Louis Greenspon and his sister-in-law, Anna Greenspon, each owned 50 per cent of the stock of the Joseph Greenspon's Son Pipe Corporation, hereinafter called the old corporation, a Missouri corporation organized in 1932, which carried on the business of buying industrial pipe, reconditioning and fabricating same, and selling the pipe. Louis Greenspon was president and manager and principal salesman of the old corporation. Serious discord developed between Louis and Anna, which resulted in their decision to liquidate the old corporation at the end of the year 1946. There is substantial evidence that the old corporation was dissolved because of the intense animosity which had arisen between the taxpayers. Since the good faith of the dissolution is not questioned by either the Commissioner or the Tax Court, no purpose will be served in going further into the nature of the taxpayers' difficulties between themselves. The old corporation was dissolved on December 31, 1946, and the remaining assets were then distributed to the taxpayers in kind. Included in the assets turned over to the taxpayers was a stock of pipe. The issue of ordinary income or capital gain arises with reference to the profit realized in the sale of this pipe. No dispute as to the valuation placed upon this pipe at the time of liquidation is involved. The pipe was largely used pipe. It was in odd sizes and had thin walls. Not more than three per cent of it conformed to standard specifications. Included also were odds and ends that had accumulated over many years. The pipe acquired in liquidation was sold under the name of Louis and Anna Greenspon, Liquidating Agents. The sales were made by Louis, the purchasers being the end-users, many of whom had done previous business with the old corporation. All the pipe involved was either on hand or had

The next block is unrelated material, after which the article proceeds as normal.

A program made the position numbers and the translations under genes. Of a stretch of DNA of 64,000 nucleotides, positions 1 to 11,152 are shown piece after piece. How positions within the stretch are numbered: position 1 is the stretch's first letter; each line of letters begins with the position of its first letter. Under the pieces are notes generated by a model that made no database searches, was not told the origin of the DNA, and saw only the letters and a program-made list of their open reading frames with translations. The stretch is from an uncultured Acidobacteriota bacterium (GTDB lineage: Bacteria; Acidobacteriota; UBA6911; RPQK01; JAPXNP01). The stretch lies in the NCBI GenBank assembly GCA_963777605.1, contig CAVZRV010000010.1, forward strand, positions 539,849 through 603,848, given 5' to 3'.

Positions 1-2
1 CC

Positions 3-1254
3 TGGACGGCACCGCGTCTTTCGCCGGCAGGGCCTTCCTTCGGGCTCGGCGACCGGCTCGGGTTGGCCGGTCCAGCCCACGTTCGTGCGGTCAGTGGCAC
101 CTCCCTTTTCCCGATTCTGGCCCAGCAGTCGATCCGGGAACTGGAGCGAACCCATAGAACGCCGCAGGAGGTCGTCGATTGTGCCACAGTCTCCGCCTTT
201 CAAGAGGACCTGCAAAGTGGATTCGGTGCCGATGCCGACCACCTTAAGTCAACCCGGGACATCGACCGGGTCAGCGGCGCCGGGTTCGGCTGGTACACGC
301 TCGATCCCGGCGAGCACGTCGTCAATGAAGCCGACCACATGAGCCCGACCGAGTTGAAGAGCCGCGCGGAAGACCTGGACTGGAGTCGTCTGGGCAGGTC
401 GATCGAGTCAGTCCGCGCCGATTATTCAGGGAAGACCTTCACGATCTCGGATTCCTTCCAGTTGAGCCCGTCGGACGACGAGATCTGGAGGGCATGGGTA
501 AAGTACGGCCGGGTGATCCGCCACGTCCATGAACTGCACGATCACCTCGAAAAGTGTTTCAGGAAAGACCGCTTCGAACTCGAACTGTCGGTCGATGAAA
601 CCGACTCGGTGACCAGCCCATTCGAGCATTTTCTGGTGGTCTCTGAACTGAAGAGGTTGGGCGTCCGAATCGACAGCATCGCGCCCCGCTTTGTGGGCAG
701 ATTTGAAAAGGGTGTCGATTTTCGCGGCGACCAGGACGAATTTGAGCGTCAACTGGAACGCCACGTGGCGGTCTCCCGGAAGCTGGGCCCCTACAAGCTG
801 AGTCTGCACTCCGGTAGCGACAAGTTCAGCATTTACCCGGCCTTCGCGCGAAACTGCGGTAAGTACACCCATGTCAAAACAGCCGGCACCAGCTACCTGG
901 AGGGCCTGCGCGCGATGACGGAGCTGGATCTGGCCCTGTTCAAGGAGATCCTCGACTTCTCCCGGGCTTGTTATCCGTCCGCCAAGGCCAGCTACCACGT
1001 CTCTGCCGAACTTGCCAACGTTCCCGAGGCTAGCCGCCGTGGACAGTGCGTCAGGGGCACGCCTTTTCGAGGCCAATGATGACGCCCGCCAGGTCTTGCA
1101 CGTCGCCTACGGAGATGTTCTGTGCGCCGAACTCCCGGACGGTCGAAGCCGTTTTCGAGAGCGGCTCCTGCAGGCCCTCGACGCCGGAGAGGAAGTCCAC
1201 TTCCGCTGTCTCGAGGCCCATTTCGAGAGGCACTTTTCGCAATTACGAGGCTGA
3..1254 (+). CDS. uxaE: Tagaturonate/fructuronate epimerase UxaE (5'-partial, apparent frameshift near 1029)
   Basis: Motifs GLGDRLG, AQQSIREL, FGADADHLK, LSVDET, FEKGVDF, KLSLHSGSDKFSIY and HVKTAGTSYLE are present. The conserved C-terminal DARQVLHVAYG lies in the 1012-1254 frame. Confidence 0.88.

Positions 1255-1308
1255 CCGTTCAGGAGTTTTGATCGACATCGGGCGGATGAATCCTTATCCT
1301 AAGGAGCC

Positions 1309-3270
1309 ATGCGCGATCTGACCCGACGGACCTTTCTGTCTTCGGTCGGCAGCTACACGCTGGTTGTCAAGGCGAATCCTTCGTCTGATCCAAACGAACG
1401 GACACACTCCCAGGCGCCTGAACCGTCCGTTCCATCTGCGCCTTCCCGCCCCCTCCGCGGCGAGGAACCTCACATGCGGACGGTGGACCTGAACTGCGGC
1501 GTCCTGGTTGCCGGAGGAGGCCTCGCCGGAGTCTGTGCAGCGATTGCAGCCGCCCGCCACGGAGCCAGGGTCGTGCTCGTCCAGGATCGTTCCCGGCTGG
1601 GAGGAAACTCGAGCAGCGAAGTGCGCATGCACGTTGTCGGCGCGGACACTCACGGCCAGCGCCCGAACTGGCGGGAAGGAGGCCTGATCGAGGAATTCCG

been ordered before the liquidation, except for one purchase of $75 to fill out an order. The Tax Court attaches no significance to this small purchase. The Tax Court in its findings of fact states:
'To obtain the best price for the pipe received from the dissolved corporation, it was necessary to sell it to the company which would actually use it, the so-called 'end-user.' If the pipe had been dumped in one lot on the market, it would have been classified generally as junk and would have brought very low prices. Consequently, disposition of the pipe was made in a series of sales extending from the beginning of 1947 through the end of 1948. One hundred and six sales were made during the first six months of 1947, 21 sales during the last six months of 1947, and 11 sales during 1948.'
The liquidators maintained neither plant nor office after June 1947. The number of employees was gradually reduced from 26 in December 1946 to none in July 1947, the necessary labor of loading orders being performed by contract. No contention is made that the taxpayers did not liquidate the pipe as expeditiously as possible under the circumstances. The sales made during the first six months of 1947 totaled $399,990.98, on which short term capital gains were reported which carried the same tax liability as ordinary income. The sales for the last half of 1947 amounting to $179,710.72 and for 1948 amounting to $135,620.71 were accounted for by the taxpayers on the basis of long term capital gains. The liquidation of the pipe was completed in 1948.